HomeCity NewsArmed Metro Bus Standoff Ends in Arrest

Armed Metro Bus Standoff Ends in Arrest

An armed man who apparently fell asleep on a Metro bus was taken into custody on July 1 following a standoff with authorities in Glendale; no one was hurt.

According to the Los Angeles County Sheriff’s Department, the man was in possession of a loaded gun. It is unclear what charges, if any, the man might face.

Officers were sent to Los Feliz Boulevard and San Fernando Road about 9:45 a.m. Monday, where the bus had stopped, according to the Glendale Police Department.

The driver and other passengers got off the bus, and law enforcement personnel were notified. However, the man remained aboard until shortly before noon, when he exited and was taken into custody, according to the sheriff’s department.

“Metro thanks our bus operator for quickly notifying authorities after he spotted a gun in a sleeping passenger’s waistband,” Metro said in a statement. “The bus operator and all passengers were safely evacuated from the bus, with all passengers boarding the following bus to reach their destinations.

“Nothing is more important to Metro than the safety of our customers and employees,” Metro said. “Metro strictly prohibits carrying dangerous weapons on the Metro system, whether concealed or visible. The LASD is leading the investigation into this incident.”

The standoff comes just after the L.A. Metro’s board of directors decided to create its own police department while cautioning against an over-reliance on “an exclusively enforcement-first narrative” in the effort to ensure safety on the troubled transit system.

The Metro board voted 10-0 on June 27 following months of highly publicized violent crimes on buses and trains, with a five-year plan to put the new policing system in place called the Transit Community Public Safety Department.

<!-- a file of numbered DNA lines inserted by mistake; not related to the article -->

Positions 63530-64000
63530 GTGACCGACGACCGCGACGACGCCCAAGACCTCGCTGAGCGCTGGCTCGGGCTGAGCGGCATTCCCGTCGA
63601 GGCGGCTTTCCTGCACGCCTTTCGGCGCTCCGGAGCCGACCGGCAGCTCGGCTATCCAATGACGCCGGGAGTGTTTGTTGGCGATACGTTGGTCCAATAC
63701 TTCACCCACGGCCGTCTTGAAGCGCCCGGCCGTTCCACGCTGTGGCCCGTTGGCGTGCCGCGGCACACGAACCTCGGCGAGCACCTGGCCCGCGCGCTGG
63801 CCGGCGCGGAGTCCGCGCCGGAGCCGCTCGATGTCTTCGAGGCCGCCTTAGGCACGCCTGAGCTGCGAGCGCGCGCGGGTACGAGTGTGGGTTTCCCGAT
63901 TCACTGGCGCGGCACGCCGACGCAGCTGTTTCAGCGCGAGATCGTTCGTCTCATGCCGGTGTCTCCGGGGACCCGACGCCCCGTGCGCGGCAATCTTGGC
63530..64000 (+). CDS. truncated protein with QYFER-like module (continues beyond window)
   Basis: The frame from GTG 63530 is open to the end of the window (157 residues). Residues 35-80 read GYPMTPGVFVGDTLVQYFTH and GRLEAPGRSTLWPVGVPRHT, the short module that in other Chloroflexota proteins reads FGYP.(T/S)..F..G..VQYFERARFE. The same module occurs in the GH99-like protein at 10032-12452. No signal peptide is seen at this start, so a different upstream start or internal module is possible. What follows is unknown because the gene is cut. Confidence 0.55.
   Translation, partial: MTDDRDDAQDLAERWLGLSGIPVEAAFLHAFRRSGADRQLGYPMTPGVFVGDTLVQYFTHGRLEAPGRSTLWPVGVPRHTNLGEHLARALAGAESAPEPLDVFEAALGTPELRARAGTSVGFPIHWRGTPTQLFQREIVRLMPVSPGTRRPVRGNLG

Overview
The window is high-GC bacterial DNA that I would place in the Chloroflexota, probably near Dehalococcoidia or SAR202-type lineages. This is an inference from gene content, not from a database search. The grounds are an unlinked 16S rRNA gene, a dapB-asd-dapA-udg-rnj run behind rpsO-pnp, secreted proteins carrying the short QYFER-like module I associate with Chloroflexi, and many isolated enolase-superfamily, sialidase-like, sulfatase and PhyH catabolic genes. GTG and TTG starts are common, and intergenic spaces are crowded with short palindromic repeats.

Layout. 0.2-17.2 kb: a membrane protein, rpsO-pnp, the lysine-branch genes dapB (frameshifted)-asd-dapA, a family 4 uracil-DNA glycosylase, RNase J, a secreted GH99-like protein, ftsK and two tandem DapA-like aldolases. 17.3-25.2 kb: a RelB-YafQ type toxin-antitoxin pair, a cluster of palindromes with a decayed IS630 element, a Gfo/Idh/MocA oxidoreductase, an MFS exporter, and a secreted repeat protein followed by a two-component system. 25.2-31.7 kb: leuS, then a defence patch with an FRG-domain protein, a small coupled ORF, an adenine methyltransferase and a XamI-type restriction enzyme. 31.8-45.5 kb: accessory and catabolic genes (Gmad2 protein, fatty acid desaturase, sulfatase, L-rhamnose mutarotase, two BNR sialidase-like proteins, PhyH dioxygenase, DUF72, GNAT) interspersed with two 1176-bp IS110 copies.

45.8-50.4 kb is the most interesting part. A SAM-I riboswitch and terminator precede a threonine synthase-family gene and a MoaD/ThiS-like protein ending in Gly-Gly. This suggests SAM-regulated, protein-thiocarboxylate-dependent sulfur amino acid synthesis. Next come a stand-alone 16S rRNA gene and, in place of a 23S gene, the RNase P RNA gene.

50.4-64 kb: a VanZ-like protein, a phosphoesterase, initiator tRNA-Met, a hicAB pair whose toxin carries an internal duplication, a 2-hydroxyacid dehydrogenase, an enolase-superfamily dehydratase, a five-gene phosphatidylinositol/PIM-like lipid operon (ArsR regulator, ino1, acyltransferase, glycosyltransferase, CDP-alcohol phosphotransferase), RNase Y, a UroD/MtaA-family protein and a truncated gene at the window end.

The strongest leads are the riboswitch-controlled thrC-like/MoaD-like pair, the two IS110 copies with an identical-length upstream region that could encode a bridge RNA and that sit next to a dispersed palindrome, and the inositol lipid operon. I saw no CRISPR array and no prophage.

Metro’s current contracts with its three law enforcement agencies — the Los Angeles County Sheriff’s Department, Los Angeles Police Department and Long Beach Police Department — will remain in place until the new system is fully operational, according to Robert Gummer, the agency’s interim deputy chief of system security and law enforcement.

Metro board member and Glendale City Councilman Ara Najarian weighed in on the move.

“It’s kind of like a divorce where you still love each other but certain things have gotten in the way,” Najarian said. “Sometimes things just don’t work out. I don’t think we are ever going to envision a system where we don’t have any contact with our law enforcement partners.”

Metro plans to build upon what the agency currently has — retaining 386 officers — but adding more ambassadors, crisis interventionists, clinicians and homeless outreach providers. The goal is for the in-house department to have 673 staff working in public safety, an increase of about 227 from the current figure.

Metro said the plan is estimated to cost $192.6 million per year compared with the $194 million multi-agency contract.

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